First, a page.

I rarely watch anything on the streaming service Crackle because (as with Hulu Plus) I find the clumsily inserted advertising annoying. Crackle - owned by Sony and readily available for free on many Sony branded renderers - does occasionally offer up something interesting, though. A bonus is that the movies are presented uncut (save for those annoying ads, of course). Below are a handful of interesting picks currently available.
Godzilla: Final Wars (2004)
If you have only a casual interest in Godzilla movies, this all-star Toho monster fest that celebrated the big G's 50th Anniversary is a real treat. It offers at least a peek at just about every Kaiju to ever make an appearance in a Toho production, moves at a brisk pace, and is almost wall to wall monster action. It even features a cameo from the CGI American version of Godzilla introduced in the 1998 big budget misfire - treated here as being distinct from the "real" Godzilla. Big, dumb fun.
Lovecraft: Fear Of The Unknown (2008)
Crackle pays service to my insatiable hunger for horror documentaries by offering up this exceptionally good doc about the life and work of horror lit titan H.P. Lovecraft, creator of the enduring Cthulu Mythos. This doc lays bare Lovecraft's well documented racism without minimizing the significance of his writing because of it, and it features a wealth of talking head testimonials from the likes of John Carpenter, Stuart Gordon, and Guillermo Del'Toro.
Midnight Movie (2008)
A midnight showing of a 1970's horror movie turns to bloody chaos when the killer depicted in the movie steps into the real world. There's nothing you haven't seen here before, but this is a straight up old school slasher competently constructed. No postmodern deconstruction, no winking at the camera. At a brisk 84 minutes, you could do worse - and you probably have.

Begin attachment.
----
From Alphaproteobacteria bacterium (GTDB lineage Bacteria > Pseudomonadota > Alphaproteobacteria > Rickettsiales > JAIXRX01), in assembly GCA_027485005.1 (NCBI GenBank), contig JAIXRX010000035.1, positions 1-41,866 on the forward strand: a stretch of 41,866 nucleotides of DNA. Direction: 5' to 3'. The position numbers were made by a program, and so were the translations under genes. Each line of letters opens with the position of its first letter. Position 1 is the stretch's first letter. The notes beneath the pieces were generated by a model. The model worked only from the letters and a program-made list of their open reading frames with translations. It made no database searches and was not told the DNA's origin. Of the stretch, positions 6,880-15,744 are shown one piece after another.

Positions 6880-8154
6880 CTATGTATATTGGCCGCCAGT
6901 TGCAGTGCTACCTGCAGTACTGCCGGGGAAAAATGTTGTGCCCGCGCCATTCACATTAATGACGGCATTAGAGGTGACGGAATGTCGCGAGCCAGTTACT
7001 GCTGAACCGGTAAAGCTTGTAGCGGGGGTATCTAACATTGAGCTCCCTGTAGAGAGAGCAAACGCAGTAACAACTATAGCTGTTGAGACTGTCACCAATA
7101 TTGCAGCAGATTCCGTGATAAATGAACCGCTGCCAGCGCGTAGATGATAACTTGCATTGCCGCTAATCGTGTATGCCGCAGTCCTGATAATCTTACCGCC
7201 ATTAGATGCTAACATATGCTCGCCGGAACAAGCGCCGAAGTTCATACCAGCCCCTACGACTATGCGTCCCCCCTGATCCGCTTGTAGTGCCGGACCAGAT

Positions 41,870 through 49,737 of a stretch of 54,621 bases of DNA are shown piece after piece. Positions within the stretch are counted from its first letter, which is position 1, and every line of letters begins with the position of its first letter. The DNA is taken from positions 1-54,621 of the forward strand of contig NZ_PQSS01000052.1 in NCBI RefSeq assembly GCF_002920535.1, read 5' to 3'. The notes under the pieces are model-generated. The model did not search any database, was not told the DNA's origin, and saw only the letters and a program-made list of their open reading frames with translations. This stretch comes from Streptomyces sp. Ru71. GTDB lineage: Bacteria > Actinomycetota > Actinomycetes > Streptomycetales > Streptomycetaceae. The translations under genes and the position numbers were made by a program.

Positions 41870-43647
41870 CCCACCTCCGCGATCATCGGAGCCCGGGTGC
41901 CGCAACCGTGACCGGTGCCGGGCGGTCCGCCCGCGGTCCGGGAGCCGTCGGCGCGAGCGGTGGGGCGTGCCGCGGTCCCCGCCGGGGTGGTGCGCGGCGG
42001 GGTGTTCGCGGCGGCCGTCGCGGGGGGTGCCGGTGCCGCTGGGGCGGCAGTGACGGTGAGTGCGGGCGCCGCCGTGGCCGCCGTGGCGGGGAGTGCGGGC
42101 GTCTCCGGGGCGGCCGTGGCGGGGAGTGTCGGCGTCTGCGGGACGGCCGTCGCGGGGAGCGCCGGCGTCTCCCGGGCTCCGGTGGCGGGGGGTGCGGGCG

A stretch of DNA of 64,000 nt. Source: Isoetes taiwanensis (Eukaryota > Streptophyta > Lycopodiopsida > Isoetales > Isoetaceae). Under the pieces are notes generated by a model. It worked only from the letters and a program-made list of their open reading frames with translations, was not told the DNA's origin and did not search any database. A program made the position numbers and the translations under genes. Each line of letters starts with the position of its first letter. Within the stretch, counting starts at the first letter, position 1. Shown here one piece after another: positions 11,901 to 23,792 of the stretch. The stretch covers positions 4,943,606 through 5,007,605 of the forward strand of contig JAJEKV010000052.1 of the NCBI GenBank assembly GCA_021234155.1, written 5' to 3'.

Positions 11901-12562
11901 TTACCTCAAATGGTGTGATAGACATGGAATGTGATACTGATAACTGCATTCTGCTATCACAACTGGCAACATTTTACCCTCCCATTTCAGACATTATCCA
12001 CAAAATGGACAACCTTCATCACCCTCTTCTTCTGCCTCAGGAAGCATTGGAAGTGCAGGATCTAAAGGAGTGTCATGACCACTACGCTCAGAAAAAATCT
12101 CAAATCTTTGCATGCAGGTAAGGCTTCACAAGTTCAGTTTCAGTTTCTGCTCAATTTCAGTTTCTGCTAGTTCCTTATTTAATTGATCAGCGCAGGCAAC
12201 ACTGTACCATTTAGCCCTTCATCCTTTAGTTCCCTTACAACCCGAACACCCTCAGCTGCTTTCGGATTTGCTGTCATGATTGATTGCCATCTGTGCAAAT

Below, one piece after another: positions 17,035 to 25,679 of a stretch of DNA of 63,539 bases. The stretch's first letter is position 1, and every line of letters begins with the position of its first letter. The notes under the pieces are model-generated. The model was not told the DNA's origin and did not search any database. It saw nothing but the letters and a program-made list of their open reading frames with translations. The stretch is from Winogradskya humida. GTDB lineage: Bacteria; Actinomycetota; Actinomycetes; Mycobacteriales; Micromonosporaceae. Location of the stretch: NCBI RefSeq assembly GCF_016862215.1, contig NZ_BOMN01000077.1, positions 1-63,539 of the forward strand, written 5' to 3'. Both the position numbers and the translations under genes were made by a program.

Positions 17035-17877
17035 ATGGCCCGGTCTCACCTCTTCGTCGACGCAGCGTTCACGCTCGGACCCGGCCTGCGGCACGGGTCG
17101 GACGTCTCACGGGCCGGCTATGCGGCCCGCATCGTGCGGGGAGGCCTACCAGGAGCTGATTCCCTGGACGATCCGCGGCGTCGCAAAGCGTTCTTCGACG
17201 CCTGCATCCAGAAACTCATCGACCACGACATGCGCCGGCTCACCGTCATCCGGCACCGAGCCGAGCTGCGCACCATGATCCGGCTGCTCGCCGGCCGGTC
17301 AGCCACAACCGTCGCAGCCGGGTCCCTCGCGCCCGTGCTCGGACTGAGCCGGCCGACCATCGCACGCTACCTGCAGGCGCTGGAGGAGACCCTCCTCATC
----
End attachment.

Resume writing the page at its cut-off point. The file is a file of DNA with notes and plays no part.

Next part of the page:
Silent Scream (1980)
This one is truly a forgotten gem. It stars Barbara Steele, Yvonne De Carlo, Avery Schreiber, Cameron Mitchell, and Rebecca Balding in a creepy, slow burning homage to Psycho. The mysterious family secrets hidden away in a spooky seaside mansion slowly reveal themselves, leading to a fantastic final act free for all. There's virtually no gore, but you won't miss it. Probably actually too good to watch interrupted by ads . . .
Texas Chainsaw Massacre: The Next Generation (1994)
TCM co-creator Kim Henkel wrote and directed this giant slice of WTF you have to see at least once if only for the freak show buzz of catching not-yet-stars Renee Zellweger and Matthew McConaughey payin' the bills. McConaughey's over the top turn as the psychotic Vilmer almost makes this worthwhile. There's a TCM reunion in the final scene, too, featuring cameos by Chainsaw vets Paul Partain (Franklin Hardesty), John Dugan (Grandpa), and Marilyn Burns (Sally Hardesty).
Posted by Brandon Early